Even so, he said, these elements would not have made the protests any less legitimate.

Len Swimmer, chairperson of the Hout Bay Residents’ and Ratepayers’ Association, described the protests as “ludicrous and unnecessary”.

“We have always wanted Imizamo Yethu to become a fully-fledged suburb of Hout Bay, but the reality is the number of people have become too many for the area.

“We don’t have the necessary infrastructure and the sewerage, water and electricity capacity to support everyone,” he said.

“People must be relocated out of Hout Bay to areas like Constantia, Bergvliet, Tokai and Meadowridge, where they will also have greater access to jobs.”

He said if Cape Town Mayor Patricia de Lille was serious about reversing apartheid spatial planning, relocation of people to these areas would suit this purpose perfectly.

The protests abated late on Monday afternoon when Ms De Lille eventually addressed a crowd of more than a 1 000 people. After hearing the grievances of Imizamo Yethu’s leadership, she consulted with the City’s executive management who are working on plans for the area.

“Together with the community leadership we agreed that we are going to accelerate re-blocking across three areas – Madiba Square, the Shooting Range
site and Dontse Yakhe. We will work in all three areas at the same time,” Ms De Lille said on Tuesday.

“We are assigning a new programmemanagementteam to facilitate and oversee all line departments in the area.”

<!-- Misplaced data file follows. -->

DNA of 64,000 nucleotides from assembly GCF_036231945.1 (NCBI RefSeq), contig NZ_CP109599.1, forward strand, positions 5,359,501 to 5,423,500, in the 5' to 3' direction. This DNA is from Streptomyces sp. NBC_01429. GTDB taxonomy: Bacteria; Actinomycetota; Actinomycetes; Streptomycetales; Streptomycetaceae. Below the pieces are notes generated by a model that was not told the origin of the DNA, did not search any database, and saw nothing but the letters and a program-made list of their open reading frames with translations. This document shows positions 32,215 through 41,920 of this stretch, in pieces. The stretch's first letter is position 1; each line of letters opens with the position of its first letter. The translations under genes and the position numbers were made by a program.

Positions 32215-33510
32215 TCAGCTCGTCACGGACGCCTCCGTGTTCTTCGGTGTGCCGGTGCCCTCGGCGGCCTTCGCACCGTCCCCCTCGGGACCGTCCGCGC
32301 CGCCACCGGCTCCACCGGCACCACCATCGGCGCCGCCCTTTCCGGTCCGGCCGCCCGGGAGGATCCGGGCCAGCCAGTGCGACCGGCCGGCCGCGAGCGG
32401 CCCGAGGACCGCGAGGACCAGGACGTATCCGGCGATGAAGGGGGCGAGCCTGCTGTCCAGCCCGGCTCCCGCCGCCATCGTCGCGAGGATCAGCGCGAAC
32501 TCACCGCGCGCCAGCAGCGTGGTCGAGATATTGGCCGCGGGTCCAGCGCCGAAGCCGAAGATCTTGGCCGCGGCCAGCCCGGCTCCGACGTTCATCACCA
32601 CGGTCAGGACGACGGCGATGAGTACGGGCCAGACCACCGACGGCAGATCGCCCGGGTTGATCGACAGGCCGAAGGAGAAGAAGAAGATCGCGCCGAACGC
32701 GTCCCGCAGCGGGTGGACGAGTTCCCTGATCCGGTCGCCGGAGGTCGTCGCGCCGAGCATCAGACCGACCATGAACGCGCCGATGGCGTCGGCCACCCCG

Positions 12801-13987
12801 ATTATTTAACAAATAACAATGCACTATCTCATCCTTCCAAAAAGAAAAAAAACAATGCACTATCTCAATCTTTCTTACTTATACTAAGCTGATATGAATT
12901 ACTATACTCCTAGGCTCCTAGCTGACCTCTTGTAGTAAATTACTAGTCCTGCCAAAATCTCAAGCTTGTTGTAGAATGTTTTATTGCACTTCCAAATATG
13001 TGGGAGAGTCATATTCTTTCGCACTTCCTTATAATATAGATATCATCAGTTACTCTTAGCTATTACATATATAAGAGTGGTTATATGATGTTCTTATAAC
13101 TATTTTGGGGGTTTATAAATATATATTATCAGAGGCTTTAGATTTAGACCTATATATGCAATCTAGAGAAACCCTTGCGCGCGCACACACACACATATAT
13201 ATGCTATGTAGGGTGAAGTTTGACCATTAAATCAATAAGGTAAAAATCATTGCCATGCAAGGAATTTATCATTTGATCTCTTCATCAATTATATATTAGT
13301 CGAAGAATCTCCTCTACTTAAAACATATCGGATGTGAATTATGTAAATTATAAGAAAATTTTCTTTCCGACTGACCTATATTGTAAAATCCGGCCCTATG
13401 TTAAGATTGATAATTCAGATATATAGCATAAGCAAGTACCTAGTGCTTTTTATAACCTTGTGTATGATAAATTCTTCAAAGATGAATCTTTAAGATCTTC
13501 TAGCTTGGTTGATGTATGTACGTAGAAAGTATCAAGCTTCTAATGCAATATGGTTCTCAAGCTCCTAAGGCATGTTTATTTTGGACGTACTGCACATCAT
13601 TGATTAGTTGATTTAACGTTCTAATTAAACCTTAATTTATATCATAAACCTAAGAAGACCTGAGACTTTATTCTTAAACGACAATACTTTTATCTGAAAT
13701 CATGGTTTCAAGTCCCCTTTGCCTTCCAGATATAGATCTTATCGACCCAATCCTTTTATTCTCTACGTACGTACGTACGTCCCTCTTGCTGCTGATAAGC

As the protests reached fever-pitch, a group of protesters went on the rampage around Hout Bay. Vehicles were set alight and trees were cut down on Victoria Road, while in Penzance, a group of about 50 protesters marauded through the suburb, overturning vehicles and attempting to invade homes.

A wall at the Domestic Animal Rescue Group was also pushed over.

Residents being accommodated at the sports field said while they were surprised at the levels of violence they had seen during the protests, they were not surprised they had occurred.

“People have been living in shocking conditions for too long. The water comes in and it’s cold, and our kids are getting sick all the time. It couldn’t go on like this,” one man said.

Ward councillor Roberto Quintas said while the cost of repairing the damage caused during the protests, was still to be established, it was likely to be “big”.

“I have requested the urgent repair of the traffic lights at the
Victoria intersection, and I have asked for cleansing of the Main Road circle adjacent to the police station as well as the Valley Road circle and Victoria intersection,” he said.

“I have also requested that the parks department look into replacing the trees felled along Victoria and Main and believed that there are adult trees available to replace those damaged in the protest.”

He had also asked the City’s safety and social services directorate to provide feedback on possible trauma counselling for the residents of Hout Bay, inclu-
ding those of Imizamo Yethu, Kronendal Retirement Village, Penzance and Hughenden Estates and any other member of the community who were exposed to violence.

person Warrant Officer Tanya Lesch had not responded to queries by the time this edition went to print.